A homeowner in a common interest development sued the homeowner association and two of its directors and the directors employers. The directors were employed by two related companies engaged in the development and support of common interest developments. The homeowner association's attorneys advised the association during the course of the litigation. One of the directors shared this information with his counsel and his employer's counsel. The plaintiff then amended his complaint to add a cause of action for breach of fiduciary duty to the association.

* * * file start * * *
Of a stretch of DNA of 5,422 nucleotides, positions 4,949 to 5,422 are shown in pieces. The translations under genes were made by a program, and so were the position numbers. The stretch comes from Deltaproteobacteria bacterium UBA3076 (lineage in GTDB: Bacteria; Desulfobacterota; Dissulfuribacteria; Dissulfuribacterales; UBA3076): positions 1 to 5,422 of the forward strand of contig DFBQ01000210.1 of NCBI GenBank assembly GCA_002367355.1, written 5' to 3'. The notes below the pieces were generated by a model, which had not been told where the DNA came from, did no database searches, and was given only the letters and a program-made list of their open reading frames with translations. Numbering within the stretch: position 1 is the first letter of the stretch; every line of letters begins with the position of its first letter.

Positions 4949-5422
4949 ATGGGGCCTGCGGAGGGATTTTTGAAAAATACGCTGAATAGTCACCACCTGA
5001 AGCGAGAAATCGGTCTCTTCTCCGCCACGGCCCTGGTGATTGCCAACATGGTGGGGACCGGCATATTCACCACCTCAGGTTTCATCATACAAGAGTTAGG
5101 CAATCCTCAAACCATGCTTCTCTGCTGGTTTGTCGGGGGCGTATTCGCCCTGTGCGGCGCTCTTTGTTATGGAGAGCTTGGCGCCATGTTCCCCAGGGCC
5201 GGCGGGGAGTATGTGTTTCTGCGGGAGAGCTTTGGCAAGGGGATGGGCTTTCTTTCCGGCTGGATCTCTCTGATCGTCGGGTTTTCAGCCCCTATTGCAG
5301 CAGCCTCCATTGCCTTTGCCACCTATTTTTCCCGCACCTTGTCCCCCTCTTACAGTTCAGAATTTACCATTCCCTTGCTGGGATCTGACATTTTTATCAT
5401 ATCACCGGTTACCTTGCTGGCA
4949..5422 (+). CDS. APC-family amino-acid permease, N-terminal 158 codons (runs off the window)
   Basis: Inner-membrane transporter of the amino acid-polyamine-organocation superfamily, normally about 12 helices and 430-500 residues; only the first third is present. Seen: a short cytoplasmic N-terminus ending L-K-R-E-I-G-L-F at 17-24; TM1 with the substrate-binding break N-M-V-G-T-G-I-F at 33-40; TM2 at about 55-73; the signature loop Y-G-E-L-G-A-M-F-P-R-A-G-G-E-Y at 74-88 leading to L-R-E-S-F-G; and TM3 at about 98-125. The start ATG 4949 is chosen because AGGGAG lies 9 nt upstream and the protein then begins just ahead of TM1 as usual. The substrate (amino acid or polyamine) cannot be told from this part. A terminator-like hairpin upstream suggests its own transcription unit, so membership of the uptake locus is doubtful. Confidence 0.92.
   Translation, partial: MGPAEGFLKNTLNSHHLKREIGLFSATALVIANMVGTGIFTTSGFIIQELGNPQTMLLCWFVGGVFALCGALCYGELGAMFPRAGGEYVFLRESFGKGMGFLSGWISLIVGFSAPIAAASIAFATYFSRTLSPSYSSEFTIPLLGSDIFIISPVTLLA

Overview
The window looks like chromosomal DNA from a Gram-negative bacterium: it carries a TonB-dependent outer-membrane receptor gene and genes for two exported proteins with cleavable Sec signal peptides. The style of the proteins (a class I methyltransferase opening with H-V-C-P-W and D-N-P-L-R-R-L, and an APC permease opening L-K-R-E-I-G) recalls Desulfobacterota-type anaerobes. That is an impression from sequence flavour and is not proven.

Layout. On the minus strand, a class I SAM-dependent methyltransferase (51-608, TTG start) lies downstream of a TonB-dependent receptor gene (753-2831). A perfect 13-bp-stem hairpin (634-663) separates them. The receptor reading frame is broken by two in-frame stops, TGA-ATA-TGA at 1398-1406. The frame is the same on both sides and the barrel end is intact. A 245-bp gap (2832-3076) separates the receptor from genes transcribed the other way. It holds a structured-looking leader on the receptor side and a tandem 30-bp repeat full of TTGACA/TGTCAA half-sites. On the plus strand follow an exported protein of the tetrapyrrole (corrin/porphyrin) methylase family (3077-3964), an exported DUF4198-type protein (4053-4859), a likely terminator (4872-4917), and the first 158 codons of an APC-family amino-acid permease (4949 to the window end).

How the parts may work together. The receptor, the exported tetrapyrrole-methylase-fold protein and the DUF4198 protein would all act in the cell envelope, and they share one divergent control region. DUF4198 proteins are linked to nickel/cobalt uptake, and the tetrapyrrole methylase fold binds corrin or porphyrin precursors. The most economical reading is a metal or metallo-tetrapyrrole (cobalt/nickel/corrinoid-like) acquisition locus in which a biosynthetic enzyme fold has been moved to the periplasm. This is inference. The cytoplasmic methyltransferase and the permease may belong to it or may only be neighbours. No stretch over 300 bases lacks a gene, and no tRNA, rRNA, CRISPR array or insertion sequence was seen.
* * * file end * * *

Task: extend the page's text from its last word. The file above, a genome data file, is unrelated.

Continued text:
The trial court awarded the plaintiff his share of the attorney fees paid by the association for the entire trial. The Court of Appeal found that this was an unreasonable basis for computation of damages. Coley v. Eskaton, 2020 Cal. App. LEXIS 629. Although the director prevailed on this point, his victory was not complete because the Court of Appeal did not disagree on the finding of liability, only on the calculation of damages. In this respect, the Court of Appeal appears to assume that the association was damaged by the disclosure, but it does not explicate how. One wonders, however, if the "damage" caused by the director's disclosure (and, presumably, the resulting waiver) in fact redounded to the benefit the plaintiff and other homeowners.